You’ve put this show on before, how weird are the suggestions thrown at you, any you care or dare to share? Do you ever get any suggestions you just have to pass over as too ridiculous?
There’s never been a situation where we have had to deny someone’s dream. We can’t really imagine this ever happening. But there have been many gloriously odd ones. We have taken cats to space, birthed chickens, gone into the depths of the Earth to meet with a worm council – you name it, we’ve probably done it. In every dream there is a story, even if it seems impossible to find at first. We know that, eventually, if we continue to go down the path of ridiculousness, we will land on it.
And if you had to share your own dreams for the show, what oddities would that throw up?
Honestly, our dreams always end up being far less weird than the audience’s. We will use our own for inspiration during rehearsals but they never have the same randomness or surprise as they do when we’re doing a real show. The bigger the group of people, the more odd dreams to choose from.
The show’s on just before Christmas, does that mean you will be throwing in a little seasonal theme here and there?
Oh yes of course! The christmas spirit will be sure to have a firm place in the show. There will be Christmas bells and chocolates, all with powers to change the course of the show. Mark our words, you will feel the snow practically falling upon your head. The Dream Machine will be christmassy! No doubt about it.
What’s harder for you, putting on the improv of Dream Machine or staging a scripted production?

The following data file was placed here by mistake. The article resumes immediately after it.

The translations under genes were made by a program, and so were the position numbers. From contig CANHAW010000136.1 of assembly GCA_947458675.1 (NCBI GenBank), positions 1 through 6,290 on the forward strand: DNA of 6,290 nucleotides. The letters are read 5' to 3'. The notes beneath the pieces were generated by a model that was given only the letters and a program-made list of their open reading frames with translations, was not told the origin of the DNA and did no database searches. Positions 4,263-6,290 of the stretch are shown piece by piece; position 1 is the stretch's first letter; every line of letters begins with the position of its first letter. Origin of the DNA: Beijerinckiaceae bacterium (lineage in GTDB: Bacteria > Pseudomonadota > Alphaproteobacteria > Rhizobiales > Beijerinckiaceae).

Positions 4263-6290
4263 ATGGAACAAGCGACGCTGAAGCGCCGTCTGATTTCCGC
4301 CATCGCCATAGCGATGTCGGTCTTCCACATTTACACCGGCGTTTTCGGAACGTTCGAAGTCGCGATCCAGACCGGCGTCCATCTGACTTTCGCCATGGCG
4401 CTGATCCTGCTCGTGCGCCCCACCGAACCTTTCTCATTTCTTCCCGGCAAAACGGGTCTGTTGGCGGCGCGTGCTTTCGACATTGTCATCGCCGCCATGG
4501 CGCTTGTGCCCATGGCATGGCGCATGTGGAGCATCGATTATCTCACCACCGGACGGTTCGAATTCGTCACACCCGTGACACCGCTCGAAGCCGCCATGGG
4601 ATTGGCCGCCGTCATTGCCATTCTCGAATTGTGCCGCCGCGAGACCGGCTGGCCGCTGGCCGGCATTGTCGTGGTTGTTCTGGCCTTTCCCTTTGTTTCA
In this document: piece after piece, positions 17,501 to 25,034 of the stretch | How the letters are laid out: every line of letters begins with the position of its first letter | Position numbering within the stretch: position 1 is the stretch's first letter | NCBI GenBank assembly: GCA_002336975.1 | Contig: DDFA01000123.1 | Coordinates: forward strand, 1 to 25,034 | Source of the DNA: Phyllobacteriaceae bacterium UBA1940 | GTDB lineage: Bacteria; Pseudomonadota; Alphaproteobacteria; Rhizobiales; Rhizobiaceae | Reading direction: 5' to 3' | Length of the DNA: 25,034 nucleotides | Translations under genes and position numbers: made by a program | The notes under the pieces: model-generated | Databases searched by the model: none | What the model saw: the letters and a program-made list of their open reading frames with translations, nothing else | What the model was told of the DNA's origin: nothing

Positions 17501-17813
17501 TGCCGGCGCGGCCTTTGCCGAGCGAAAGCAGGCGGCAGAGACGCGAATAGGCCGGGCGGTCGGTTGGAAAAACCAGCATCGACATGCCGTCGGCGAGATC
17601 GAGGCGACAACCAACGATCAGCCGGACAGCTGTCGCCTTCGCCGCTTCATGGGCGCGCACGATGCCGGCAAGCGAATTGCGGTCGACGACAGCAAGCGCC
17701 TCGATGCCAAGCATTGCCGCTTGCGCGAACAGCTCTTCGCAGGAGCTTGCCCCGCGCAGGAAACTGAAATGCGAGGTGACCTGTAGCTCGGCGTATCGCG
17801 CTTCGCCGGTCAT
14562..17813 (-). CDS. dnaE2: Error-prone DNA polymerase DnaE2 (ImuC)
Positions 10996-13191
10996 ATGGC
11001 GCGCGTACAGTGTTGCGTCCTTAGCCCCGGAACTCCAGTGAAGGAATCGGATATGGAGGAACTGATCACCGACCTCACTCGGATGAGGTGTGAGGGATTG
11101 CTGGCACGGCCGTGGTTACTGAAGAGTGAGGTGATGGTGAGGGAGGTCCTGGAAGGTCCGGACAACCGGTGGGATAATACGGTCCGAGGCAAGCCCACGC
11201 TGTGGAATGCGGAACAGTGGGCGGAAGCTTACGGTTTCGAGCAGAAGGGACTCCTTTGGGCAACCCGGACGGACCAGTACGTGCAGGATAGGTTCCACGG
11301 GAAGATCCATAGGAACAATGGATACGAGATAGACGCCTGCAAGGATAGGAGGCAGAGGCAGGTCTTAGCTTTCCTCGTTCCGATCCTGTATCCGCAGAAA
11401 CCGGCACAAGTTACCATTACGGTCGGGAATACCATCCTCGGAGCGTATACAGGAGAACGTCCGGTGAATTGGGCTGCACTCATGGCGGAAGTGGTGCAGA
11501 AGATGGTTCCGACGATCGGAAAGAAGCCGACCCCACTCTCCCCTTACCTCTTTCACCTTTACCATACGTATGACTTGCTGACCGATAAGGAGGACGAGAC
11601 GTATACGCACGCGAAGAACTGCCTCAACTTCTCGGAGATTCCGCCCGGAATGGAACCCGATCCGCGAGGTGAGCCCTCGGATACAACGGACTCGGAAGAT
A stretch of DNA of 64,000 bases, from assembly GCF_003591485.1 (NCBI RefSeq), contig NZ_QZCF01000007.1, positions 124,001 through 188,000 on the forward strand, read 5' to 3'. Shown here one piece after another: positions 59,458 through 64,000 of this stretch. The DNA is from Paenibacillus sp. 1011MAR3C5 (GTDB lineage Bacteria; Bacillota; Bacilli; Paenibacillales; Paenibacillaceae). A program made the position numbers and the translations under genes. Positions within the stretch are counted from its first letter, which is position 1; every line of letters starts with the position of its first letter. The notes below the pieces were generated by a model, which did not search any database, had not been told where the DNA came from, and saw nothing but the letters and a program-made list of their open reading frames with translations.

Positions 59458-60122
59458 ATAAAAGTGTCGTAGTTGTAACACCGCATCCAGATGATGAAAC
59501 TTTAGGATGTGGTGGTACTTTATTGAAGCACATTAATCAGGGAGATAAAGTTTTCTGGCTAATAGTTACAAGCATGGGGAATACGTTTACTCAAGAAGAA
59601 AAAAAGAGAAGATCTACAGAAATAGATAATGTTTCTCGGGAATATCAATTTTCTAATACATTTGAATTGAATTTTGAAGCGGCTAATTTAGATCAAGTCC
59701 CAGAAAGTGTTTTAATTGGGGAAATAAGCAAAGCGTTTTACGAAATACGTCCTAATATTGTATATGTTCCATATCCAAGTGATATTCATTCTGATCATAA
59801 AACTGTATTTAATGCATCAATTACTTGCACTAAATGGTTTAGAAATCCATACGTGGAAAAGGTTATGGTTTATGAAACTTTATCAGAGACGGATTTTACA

If you’re talking about before the show, then the Dream Machine is definitely harder. The nerves you feel before a performance is unlike anything scripted. We literally have no idea what’s going to happen. But once it’s started and we’re moving slowly down the path of ridiculousness, then it’s usually freer and funner than a scripted production.
We’ve been full of praise for your previous works (Co-op and Sniff), are we going to see a new scripted production from you next year? What else have you got planned for 2023 so far then?
Both Sniff and the CO-OP are our babies and we had a great time performing and making those. 2023 brings more excitement. We will be performing Sniff at the Jack Studio in early February – a dark comedy about drugs and addiction, set in a pub toilet. What’s not to like? And we will also be working on our new production. This play will be about a haunted pub. We developed it at the Norwich Theatre earlier this year and now plan to finish and perform it in 2023. Keep your eyes peeled for that!
And as it’s a Christmas show, if anyone is thinking of bringing along a gift for you, what would you all like?
Just a pint. Please, for the love of god, if you feel like getting any of us anything, make it a pint at the end of the show. We’d love that.
Thanks to the team at Make It Beautiful Theatre for taking time out of rehearsals to chat to us. You can catch The Dream Machine at the Golden Goose Theatre between 19 – 21 December. Further information and bookings here.